Category: Government, Jobs in Government, sport, Physical Disability, Sports, Paralympic, Athletics, UK Government, ministry of defence, athletes, MOD, Defence Infrastructure Organisation, British Athletics, DIO, Paralympics, Paralympic Games, Ex Armed Forces
By Joanne Peel, Head of People and Capability, Defence Infrastructure Organisation.
I knew there had to be some of our Defence family competing in the Paralympics – and it turns out we have quite a few. In summary I just want to send them my very best wishes and to let them know we are very proud of them and I hope they are rewarded for all their training and dedication with a personal best and if possible a podium place! I am sure that it would motivate them to know the whole of Defence were willing them on.
So, why did I think we would have colleagues out in Tokyo? Well, our serving personnel are just amazingly well placed to be sporting competitors at the highest level. They can pull on their service career qualities: courage, teamwork, agility, strength of character under pressure – resilience, focused and willing to take themselves to their outer limits and give of their best. They do so whilst still representing their country like they have done before.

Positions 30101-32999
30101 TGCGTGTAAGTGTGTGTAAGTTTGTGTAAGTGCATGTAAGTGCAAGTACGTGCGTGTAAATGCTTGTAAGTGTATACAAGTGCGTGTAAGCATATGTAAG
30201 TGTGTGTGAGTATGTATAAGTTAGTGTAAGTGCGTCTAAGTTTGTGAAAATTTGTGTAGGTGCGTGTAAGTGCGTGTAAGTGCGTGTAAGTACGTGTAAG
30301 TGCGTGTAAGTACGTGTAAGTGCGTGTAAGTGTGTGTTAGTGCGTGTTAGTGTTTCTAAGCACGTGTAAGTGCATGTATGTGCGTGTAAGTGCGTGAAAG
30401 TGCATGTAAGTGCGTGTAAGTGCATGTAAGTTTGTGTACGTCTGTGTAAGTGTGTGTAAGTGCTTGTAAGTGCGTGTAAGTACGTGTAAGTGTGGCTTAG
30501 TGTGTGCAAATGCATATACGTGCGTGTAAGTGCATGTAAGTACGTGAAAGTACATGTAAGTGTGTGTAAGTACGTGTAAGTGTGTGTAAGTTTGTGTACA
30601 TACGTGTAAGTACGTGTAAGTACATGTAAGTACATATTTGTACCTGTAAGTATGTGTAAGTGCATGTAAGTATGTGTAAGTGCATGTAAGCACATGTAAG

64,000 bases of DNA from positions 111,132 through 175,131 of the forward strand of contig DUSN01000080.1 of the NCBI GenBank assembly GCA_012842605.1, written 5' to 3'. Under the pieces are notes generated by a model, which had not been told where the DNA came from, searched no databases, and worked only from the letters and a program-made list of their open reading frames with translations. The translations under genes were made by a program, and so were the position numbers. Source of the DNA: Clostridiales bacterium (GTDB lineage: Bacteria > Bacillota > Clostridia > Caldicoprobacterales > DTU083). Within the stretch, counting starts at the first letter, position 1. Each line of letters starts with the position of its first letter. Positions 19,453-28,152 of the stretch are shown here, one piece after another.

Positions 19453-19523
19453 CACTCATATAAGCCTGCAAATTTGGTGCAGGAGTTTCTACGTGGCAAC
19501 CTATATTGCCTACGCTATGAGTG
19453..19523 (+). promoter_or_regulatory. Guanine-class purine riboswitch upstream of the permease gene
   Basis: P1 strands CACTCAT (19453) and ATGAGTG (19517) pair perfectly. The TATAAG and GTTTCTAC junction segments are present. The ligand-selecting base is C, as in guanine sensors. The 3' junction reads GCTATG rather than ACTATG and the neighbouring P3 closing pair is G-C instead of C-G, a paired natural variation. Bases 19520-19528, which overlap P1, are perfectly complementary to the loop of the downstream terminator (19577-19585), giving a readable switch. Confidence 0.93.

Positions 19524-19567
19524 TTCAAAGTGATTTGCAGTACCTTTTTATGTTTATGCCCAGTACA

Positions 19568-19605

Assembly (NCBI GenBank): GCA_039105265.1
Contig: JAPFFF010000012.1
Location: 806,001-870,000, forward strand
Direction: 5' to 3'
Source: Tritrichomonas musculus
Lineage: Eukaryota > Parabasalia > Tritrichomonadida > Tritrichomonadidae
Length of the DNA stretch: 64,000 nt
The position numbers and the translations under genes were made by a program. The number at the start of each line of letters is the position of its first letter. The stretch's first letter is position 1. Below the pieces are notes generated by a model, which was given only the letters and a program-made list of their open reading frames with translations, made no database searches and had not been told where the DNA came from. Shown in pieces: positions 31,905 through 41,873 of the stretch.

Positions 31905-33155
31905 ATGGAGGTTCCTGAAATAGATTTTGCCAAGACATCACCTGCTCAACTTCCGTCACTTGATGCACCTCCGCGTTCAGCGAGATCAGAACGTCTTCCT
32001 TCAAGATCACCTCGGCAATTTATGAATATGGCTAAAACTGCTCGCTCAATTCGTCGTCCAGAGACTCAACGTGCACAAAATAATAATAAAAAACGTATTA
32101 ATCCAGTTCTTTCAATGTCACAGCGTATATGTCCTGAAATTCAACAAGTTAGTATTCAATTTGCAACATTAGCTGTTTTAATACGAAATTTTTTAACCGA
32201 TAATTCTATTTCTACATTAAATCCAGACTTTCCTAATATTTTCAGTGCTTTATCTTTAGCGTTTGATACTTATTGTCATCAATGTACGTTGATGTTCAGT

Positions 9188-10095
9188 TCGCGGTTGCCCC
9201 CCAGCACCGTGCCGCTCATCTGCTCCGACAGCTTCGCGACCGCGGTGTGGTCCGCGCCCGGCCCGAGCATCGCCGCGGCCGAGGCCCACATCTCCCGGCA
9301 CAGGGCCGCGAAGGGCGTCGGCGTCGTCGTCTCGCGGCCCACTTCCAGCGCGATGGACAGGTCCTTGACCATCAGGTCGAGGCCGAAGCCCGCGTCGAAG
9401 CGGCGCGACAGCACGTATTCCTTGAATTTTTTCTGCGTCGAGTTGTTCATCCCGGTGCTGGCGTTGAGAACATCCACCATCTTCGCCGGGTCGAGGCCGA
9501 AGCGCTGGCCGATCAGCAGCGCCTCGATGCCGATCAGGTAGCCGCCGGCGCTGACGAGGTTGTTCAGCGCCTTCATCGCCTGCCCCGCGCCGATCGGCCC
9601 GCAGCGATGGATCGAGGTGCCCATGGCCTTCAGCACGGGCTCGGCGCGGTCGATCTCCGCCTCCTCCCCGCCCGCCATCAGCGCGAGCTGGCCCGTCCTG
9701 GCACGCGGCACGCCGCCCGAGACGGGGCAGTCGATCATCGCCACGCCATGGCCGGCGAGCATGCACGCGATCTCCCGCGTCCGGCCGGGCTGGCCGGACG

For many – and I don’t know their stories – Paralympians will have faced physical and mental challenges and come through that with spirit. For one I am truly inspired. I went to watch the Invictus Games in London and years later I am still fuelled by adrenaline and pride when I remember those performances. The Tokyo Paralympic games will provide the same.
I’m a Head of People and Capability (with a sporting youth behind me) – so I care about the Games for two reasons. Firstly, the pure pleasure of watching people push themselves to the limits of human capability and then shake hands afterwards. Secondly, I am curious about where people draw their capability from and how they drive themselves towards their own peak performance. We all have experience and skills to draw on (prior learning) but the people at the top of their game do not settle for good enough, they continue to learn and develop – sometimes through marginal gains (read up on Dave Brailsford and the British Cycling Team) sometimes through a transformational change of approaches. Let’s all stay curious – we may not have the capability to be a Paralympian, but we can strive to be the very best we can.
Once again very best of luck to our Paralympians – thank you for making us proud.
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